Broker Check

May 2023 Investylitics

Horizon Advisor Network Investment Committee May 5, 2023

Executive Summary

  • Even as inflation continues to moderate, albeit at higher levels than we have seen in decades, the Fed continued to move interest rates higher to combat ongoing price pressures.
  • This has been done even as we witnessed a third regional bank fail just before the Fed meeting last week.
  • Although many leading economic indicators continue to point towards a coming recession, employment and wage growth continue to be stronger than expected at this point in the business and economic cycle.
  • We are also closely watching the continued partisan bickering on Capitol Hill as we draw closer to the upcoming debt ceiling deadline.
  • Against this backdrop, we expect volatility in the stock market to continue at elevated levels, while yields and pricing in the bond market present better opportunities than we have seen in many years.

The Horizon Advisor Network Investylitics Committee met on the afternoon of Thursday, May 4th. We were happy to have the opportunity to review recent economic and investment research, especially in light of the continued market-shaping events that have taken place since our last meeting.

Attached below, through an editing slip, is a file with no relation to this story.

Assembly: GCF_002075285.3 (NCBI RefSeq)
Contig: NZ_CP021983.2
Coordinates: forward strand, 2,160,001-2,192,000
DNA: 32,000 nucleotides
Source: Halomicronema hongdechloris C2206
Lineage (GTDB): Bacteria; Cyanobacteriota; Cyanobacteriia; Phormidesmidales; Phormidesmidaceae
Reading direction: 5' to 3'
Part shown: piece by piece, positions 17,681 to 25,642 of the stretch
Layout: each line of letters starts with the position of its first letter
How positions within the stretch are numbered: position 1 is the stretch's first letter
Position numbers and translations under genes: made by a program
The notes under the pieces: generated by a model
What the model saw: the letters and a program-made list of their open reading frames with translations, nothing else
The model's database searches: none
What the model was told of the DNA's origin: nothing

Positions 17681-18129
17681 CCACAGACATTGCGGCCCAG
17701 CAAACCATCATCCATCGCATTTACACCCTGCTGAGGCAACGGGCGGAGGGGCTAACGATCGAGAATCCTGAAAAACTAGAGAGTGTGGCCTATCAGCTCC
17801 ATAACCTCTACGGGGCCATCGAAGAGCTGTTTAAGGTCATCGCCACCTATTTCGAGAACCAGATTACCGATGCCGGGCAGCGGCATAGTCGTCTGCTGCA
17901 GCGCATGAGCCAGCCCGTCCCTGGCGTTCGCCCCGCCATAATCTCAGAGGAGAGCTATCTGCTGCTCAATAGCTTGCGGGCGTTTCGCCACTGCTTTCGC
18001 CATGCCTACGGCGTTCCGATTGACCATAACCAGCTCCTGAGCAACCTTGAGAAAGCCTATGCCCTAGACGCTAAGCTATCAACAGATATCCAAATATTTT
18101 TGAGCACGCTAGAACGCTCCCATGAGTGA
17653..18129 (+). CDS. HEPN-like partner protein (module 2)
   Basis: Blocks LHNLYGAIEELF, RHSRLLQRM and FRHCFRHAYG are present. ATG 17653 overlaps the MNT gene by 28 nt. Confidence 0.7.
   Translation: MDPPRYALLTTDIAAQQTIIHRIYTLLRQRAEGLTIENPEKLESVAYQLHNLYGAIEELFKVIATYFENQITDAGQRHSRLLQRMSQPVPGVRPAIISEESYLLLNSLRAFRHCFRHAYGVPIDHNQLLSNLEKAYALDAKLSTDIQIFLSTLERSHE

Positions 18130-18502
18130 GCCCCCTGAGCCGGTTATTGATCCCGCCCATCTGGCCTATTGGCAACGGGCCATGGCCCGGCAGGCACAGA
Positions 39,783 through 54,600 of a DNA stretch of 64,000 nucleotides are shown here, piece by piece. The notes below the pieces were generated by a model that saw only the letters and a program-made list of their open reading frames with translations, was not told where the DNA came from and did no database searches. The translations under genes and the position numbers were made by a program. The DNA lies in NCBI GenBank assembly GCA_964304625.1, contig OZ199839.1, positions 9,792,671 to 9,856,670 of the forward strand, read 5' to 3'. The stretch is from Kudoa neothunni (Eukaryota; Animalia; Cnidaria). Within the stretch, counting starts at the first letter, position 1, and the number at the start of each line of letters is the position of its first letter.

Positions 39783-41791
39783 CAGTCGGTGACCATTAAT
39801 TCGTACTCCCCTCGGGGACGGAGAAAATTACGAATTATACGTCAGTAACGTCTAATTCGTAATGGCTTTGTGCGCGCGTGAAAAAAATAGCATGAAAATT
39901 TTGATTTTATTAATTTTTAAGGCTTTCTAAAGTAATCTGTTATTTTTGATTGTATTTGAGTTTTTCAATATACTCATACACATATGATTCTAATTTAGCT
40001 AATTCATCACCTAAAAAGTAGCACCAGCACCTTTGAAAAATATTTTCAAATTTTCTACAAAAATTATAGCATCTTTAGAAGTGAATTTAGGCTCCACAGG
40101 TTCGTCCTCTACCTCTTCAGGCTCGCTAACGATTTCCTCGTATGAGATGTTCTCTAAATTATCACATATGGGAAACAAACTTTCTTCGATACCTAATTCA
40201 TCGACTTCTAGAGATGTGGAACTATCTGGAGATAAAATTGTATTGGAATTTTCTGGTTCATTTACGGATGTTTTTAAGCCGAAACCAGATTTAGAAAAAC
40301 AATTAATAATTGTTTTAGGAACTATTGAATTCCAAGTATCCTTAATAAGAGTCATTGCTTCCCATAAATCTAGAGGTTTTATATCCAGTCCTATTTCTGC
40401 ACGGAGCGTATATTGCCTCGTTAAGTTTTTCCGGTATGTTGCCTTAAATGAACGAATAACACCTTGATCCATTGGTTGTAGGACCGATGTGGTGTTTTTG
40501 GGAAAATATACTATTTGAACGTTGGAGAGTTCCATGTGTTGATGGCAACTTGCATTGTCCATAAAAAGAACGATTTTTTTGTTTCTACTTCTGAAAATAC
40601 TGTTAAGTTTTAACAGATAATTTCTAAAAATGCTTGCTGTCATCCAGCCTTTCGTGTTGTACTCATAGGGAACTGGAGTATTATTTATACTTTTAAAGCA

The Federal Reserve Bank remained determined to squelch ongoing inflation pressures by raising interest rates for the 10th time in the last 14 months earlier this week. This brings the cumulative interest rate increase to 500 basis points or 5%. As you can see from our first chart below, this has been the steepest rate of increase we have witnessed in the last 40 years.


Many people wondered if the Fed would continue to raise interest rates as the cumulative effect of the previous increases has continued to put pressure on the balance sheets of banks across the country. We know that as interest rates go up, the bonds and mortgages these banks hold as collateral decrease in value.